Capital Report: 4-17-2020
As expected, the latest Florida jobless numbers that were released by the State Department of Economic Opportunity this morning, painted a grim picture. The official March unemployment rate was pegged at four-point-three percent, reflecting a massive increase in the number of people filing for jobless benefits. But that only reflected those who were actually able to navigate the deeply flawed online process and sign up.
And as Florida’s unemployment benefits system essentially collapsed under the onslaught, Governor DeSantis took action. He hired hundreds more state workers, he brought in additional computer servers. He added an old-school paper registration option. But still, massive problems persist in the online state system for signing up for and ultimately obtaining jobless benefits. As Steve Bousquet reports, the governor moved to shake things up this week.
Not all of the bad news for the unemployed and their former employers has been confined to Florida, of course...
The debate in Congress rages as Democrats and Republicans can’t agree on what should be included when appropriating more relief funds for small businesses. As we were putting this edition of Capital Report together, the Federal Paycheck Protection Program was still out of money. That meant banks could no longer process new applications. Robbie Gaffney reports some banks in Florida are still holding onto customer applications in the hopes a CARES Act Part Two wil pass.
With Floridians largely staying at home, bars closed and restaurants restricted in their operations, the hospitality industry has taken a massive hit from COVID-19’s impact. Ryan Dailey reports one Florida State University researcher says an uphill climb is certain. But also says the industry is built to make a comeback.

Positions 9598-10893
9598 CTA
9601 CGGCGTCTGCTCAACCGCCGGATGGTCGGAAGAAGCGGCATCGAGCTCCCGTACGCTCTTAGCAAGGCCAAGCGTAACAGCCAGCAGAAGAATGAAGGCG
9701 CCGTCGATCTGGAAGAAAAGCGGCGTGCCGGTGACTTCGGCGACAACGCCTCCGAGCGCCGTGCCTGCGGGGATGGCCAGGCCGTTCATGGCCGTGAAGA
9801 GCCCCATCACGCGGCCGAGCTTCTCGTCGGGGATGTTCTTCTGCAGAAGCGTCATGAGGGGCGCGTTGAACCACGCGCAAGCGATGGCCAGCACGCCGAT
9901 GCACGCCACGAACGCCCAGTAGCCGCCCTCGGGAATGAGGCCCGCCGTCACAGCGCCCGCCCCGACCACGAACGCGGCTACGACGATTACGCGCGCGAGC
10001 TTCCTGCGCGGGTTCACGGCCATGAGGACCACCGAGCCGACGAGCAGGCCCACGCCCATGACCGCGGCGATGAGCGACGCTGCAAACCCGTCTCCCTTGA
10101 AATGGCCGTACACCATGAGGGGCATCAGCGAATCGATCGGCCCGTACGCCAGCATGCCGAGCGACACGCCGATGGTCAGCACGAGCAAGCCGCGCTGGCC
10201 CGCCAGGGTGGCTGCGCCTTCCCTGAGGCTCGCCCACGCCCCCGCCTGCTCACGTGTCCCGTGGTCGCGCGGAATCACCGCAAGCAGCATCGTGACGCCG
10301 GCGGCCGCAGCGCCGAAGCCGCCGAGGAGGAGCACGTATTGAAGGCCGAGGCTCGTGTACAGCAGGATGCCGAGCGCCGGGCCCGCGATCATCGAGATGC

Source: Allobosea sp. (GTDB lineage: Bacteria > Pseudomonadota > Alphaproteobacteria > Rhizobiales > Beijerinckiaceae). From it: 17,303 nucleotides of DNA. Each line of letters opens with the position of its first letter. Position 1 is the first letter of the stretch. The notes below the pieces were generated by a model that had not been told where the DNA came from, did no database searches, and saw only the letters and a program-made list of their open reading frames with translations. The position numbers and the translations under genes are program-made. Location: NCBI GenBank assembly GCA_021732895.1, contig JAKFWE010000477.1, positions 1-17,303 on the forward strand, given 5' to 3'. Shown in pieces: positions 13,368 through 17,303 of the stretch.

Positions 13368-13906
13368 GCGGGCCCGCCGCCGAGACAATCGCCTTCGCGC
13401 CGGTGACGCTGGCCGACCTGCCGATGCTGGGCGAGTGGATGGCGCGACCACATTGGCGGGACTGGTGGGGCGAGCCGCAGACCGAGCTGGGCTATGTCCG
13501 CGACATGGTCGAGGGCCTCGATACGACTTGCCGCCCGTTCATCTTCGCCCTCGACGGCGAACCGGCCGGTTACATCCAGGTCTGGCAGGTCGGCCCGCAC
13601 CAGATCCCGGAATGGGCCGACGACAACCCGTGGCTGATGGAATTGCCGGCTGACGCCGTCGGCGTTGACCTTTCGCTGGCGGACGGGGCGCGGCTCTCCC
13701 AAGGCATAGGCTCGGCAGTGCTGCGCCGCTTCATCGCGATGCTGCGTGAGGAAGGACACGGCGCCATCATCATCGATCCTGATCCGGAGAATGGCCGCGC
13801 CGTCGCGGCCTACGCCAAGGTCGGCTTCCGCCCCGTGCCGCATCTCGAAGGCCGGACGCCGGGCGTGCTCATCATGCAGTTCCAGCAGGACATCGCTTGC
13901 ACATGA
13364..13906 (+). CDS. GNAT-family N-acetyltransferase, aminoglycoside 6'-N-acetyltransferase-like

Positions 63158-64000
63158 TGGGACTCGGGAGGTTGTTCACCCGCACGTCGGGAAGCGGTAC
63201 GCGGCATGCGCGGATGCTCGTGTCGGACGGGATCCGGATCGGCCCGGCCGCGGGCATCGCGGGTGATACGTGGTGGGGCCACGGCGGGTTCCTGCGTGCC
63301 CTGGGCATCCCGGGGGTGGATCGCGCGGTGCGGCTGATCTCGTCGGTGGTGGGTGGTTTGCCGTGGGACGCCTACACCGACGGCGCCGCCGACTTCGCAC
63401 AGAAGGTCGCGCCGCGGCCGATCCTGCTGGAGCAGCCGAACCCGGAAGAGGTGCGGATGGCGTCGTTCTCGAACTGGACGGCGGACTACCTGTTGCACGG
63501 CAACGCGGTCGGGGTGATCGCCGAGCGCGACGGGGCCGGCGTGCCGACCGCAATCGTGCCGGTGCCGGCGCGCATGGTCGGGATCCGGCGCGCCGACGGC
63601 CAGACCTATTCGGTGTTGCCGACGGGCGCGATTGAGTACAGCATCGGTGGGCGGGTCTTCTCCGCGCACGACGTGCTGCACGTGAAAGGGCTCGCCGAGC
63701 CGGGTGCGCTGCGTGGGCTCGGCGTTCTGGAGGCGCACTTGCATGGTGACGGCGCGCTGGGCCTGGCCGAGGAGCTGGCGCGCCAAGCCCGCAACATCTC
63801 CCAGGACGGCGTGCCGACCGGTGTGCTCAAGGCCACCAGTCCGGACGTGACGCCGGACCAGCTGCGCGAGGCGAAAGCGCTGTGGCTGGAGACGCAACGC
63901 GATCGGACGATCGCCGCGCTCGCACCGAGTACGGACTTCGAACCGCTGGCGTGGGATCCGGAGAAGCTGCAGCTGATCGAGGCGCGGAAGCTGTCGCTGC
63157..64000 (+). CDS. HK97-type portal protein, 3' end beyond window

Florida Taxwatch President/CEO Dominic Calabro talks to Tom Flanigan about a proposal for the Legislature to shift the burden of collecting and remitting sales taxes from online purchases from the buyers to the out-of-state companies making the sales.
Florida’s latest COVID-19 report shows the elderly make up 82 percent of the state’s nearly 700 deaths from the virus. Twenty percent of cases are found in long-term care facilities, such as nursing homes. The state has been reluctant to provide a list of which facilities are the most affected. As Blaise Gainey reports, advocates are calling for more information to be made public.
As Floridians stay at home to avoid the spread of the coronavirus, some worry about another potential threat - the increased threat of domestic violence. We get that story from Regan McCarthy.